10 questions for fall camp, No. 5: Will Perry walk the talk?

First on the list of our 10 question series for fall camp involved picking a backup for Matt Barkley; second, a look at the potential second receiver and Brice Butler's chances of earning the spot. The third question post, published Monday, involved offensive freshmen. Tuesday's talked over which defensive freshmen stand the best chance of immediately contributing this fall.

The fifth is this: Defensive end Nick Perry talked a big game this spring about the numbers he plans to post this season. Will he be able to reach his high expectations?

Perry's goal for the 2011 season is to exceed 15 sacks, he said back in April during spring practice. In two seasons with the Trojans thus far, he's totaled 13 sacks. Even given that, though, Perry's number is reasonable. He's dynamic as a pass rusher -- speedy, agile and strong, if not durable.

So the question of whether he'll be able to reach the expectations is a two-parter, really, involving two sets of outside circumstances. The first is whether he can stay healthy all year long. If he misses more than a game or two, 15 sacks quickly becomes unreasonable.

The second is how many snaps he'll actually get. With Devon Kennard moving from linebacker to end in the offseason and Wes Horton another starting candidate, the Trojans have three players worthy of starter's snaps.

In digging deeper to the injury question, it's not as if Perry has proven injury-prone in the past. The ailment that sidelined him for the Hawaii opener last year and limited him throughout the season was a high-ankle sprain suffered midway through fall camp -- nothing overly serious, nothing long-term. He simply tried to get back to the field quicker than he should have, and paid the price for it with a lack of explosiveness for months on end.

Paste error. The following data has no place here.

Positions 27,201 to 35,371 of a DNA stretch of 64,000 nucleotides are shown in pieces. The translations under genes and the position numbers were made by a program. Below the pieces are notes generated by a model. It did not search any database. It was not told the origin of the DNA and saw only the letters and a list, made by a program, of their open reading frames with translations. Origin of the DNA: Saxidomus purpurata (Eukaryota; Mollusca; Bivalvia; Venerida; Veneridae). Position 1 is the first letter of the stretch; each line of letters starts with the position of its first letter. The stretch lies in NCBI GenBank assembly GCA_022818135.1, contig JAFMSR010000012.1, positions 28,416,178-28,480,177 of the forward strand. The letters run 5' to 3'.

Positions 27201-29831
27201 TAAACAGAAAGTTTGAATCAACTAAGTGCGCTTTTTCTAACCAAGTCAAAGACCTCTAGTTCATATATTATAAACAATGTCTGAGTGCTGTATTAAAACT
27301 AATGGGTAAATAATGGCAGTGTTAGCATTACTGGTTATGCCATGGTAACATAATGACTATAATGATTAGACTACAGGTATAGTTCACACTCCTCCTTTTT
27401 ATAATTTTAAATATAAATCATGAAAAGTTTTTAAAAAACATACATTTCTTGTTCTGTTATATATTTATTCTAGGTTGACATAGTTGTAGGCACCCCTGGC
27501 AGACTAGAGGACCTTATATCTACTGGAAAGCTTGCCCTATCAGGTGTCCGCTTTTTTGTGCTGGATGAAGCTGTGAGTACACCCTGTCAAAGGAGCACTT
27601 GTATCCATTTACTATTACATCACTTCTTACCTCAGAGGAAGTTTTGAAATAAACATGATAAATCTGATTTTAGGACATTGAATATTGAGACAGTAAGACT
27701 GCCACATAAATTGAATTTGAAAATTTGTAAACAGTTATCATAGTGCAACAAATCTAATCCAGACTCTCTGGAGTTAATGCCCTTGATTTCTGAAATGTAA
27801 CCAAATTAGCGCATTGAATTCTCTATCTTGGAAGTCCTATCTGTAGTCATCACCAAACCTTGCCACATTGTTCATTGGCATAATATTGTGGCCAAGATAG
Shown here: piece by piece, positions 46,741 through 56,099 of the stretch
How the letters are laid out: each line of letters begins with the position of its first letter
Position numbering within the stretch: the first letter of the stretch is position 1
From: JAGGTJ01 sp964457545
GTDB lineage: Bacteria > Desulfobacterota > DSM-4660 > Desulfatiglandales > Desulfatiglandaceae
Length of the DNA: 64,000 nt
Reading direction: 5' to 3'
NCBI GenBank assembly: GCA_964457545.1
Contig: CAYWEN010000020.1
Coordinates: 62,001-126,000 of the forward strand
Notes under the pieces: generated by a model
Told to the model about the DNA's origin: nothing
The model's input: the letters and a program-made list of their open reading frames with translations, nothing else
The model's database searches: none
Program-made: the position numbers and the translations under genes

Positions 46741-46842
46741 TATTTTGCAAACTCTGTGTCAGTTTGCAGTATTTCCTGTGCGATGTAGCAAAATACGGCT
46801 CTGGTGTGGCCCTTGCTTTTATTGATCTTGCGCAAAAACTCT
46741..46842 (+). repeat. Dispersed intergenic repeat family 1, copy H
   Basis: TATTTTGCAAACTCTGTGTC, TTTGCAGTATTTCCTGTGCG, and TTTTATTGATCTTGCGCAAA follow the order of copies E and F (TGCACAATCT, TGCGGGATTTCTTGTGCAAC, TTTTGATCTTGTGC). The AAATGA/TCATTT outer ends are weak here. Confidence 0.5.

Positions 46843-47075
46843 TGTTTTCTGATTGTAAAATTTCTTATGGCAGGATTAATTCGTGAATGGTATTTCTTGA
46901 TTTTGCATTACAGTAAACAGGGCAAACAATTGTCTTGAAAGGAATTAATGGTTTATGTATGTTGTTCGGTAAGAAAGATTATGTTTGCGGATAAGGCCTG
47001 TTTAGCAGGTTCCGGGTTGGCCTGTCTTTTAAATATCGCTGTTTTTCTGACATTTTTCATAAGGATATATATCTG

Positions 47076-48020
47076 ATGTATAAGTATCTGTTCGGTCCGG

Asked in April how he could avoid situations like that in the future, Perry smartly said he couldn't avoid them -- he could only limit them, by liberally rehabbing even the smallest of injuries. An approach like that, if executed as he envisioned, would surely help him stay healthy and effective.

About the three ends for two spots, if there's any position on the field where such an arrangement is useful, it's on the defensive line. Lane Kiffin has admitted numerous times this offseason that USC's linemen played too many snaps last season, mostly because there was little quality depth behind the starters. There still isn't much depth at end -- behind those three the only scholarship returner is Kevin Greene, who hasn't played any meaningful time at end.

An even rotation between Perry, Kennard and Horton -- with a few thrown in for Greene and perhaps freshman Greg Townsend Jr. -- would work just fine. Plus, Kiffin brought up the idea Tuesday, at media day, of having Perry move inside on passing downs to provide a better pass-rushing look.

He will have the opportunities. There are a few dominant tackles in the Pac-12 he'll be going against that will make his life difficult, like Stanford's Jonathan Martin, but, in general, the lines across the conference are average and beatable by someone with Perry's speed and sense for the quarterback.

That's it for today. Thursday we question whether Kennard will be able to make an immediate impact at his new position.